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Feature Address by Sen. the Hon. Jennifer Baptiste Primus at the Labour Migration Consultation

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FEATURE ADDRESS

BY

SENATOR THE HONOURABLE JENNIFER BAPTISTE-PRIMUS

MINISTER OF LABOUR AND SMALL ENTERPRISE DEVELOPMENT

AT THE

NATIONAL STAKEHOLDER CONSULTATION

ON THE DRAFT LABOUR MIGRATION POLICY

TRINIDAD HILTON, PORT OF SPAIN

FRIDAY SEPTEMBER 13, 2019

 

A blessed Good Morning to all,

On behalf of the Ministry of Labour and Small Enterprise Development, I welcome each of you and thank you for your participation in this Consultation. A Consultation where we will examine the global phenomenon of migration, a phenomenon that has been occurring since time has been recorded.  In those times, ships were the preferred transportation method, while today, there are several options for the migration process.  The outcome of today’s proceedings are integral as we obtain your views as our key stakeholders on this very important issue of labour migration in order to inform the draft national labour migration policy.

As stated previously, Labour migration is not a new occurrence and our beloved twin island republic has had experience with this idea of moving from place to place in search of work. Actually, the majority of our foreparents came to this land to work and seek betterment for themselves and their families.  Be it on a sugar or cocoa plantation, in the north, central or south of Trinidad or in Tobago, persons came from long or short distances and took residence here. This is a story that can be told not only to Trinidad and Tobago, but to several of our Caribbean Neighbours who would have inherited migrant workers to bolster the workforce on the island. Movement of labour did not cease in the time of our foreparents, but rather, it has continued and today we have many brothers and sisters from within the region and beyond who have left their homeland and are now working in Trinidad and Tobago. This issue is not a new or unique one as moving for the purpose of work has been recognised as one of the primary reasons for international migration.Statistics from the International Labour Organisation (ILO) show that migrant workers represented approximately 59 per cent of the global migrant population in 2017.  Ladies and Gentlemen, that is more than half of the worker population.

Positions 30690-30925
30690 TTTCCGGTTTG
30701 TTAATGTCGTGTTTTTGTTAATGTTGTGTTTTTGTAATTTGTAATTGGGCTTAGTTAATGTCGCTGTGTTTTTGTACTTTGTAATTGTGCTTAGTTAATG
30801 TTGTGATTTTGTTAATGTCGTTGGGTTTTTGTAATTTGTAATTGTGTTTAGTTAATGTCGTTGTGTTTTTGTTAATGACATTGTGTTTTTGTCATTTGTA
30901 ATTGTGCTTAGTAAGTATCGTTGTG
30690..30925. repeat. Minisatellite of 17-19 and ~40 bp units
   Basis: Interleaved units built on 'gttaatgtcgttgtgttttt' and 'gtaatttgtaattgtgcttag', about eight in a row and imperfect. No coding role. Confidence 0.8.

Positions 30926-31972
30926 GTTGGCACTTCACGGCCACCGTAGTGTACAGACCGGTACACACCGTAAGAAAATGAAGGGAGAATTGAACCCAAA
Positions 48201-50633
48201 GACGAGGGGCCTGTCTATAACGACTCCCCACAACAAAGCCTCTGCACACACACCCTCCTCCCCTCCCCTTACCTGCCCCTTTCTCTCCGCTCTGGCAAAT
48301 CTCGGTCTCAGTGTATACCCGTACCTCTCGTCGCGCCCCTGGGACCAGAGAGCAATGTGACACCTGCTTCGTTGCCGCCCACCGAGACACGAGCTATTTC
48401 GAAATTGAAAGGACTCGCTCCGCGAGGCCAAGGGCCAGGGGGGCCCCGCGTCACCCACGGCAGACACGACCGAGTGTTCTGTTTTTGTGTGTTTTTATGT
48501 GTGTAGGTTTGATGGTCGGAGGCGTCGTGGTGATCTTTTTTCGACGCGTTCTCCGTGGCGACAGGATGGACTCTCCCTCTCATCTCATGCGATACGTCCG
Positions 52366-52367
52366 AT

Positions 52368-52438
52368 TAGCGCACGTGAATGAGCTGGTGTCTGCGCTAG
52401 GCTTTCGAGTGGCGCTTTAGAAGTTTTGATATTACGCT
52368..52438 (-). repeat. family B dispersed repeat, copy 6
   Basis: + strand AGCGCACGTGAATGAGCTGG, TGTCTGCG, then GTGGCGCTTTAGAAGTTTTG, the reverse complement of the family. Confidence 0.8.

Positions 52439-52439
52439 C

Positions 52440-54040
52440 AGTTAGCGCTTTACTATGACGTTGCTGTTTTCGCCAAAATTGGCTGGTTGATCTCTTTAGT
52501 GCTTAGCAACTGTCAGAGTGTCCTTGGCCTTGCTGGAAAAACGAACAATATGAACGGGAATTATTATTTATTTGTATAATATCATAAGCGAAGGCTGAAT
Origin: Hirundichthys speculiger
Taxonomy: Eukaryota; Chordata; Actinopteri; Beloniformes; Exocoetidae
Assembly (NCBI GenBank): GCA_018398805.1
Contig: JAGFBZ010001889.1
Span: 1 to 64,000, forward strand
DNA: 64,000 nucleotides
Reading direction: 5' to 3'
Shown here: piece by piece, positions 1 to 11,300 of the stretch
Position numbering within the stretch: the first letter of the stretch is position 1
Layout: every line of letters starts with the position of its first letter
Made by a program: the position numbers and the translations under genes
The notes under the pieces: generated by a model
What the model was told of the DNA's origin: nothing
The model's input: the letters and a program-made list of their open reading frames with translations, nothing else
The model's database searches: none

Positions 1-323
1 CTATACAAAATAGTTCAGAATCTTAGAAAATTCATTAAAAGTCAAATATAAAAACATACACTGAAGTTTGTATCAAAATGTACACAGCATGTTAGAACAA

As a Government, through the Ministry of Labour and Small Enterprise Development, we recognise that migrant workers face unique challenges and vulnerabilities. Just earlier this year, this Ministry would have looked at two pieces of legislation that intertwine with today’s topic.  In March, we looked at the Foreign Labour Contract Act Chapter 88:11, a 119 year old piece of legislation that came into existence to address the “labour shortage” in Trinidad and Tobago.  While in June, the Ministry consulted on the younger of the two, the 80 year old Recruiting of Workers Act, Chapter 88:10 which was adopted to regulate the recruiting of workers and provides for the licensing of persons who recruit workers.

Ladies and Gentlemen, you can understand the importance in the development of specific mechanisms, such as a National Labour Migration Policy to protect the group of migrant workers.This Policy should assist in ensuring that challenges faced by migrant workers are minimized while allowing them to make the maximum contribution possible to the local economy. This inert protection would assist in the stimulation of the country’s growth and development in the various sectors. Additionally, a national labour migration policy would address issues related to our Trinidad and Tobago nationals who are working overseas, as the Ministry recognizes that protection needs to be afforded to our residents who make the journey to other countries for various reasons.These simple but poignant points showcase the crucial need for the development a National Labour Migration Policy that is consistent withthis Ministry’s mandate to ensure that a strong framework is in place for the protection of workers and which aligns with our international partners in keeping the principles of the decent work agenda set by the International Labour Organization.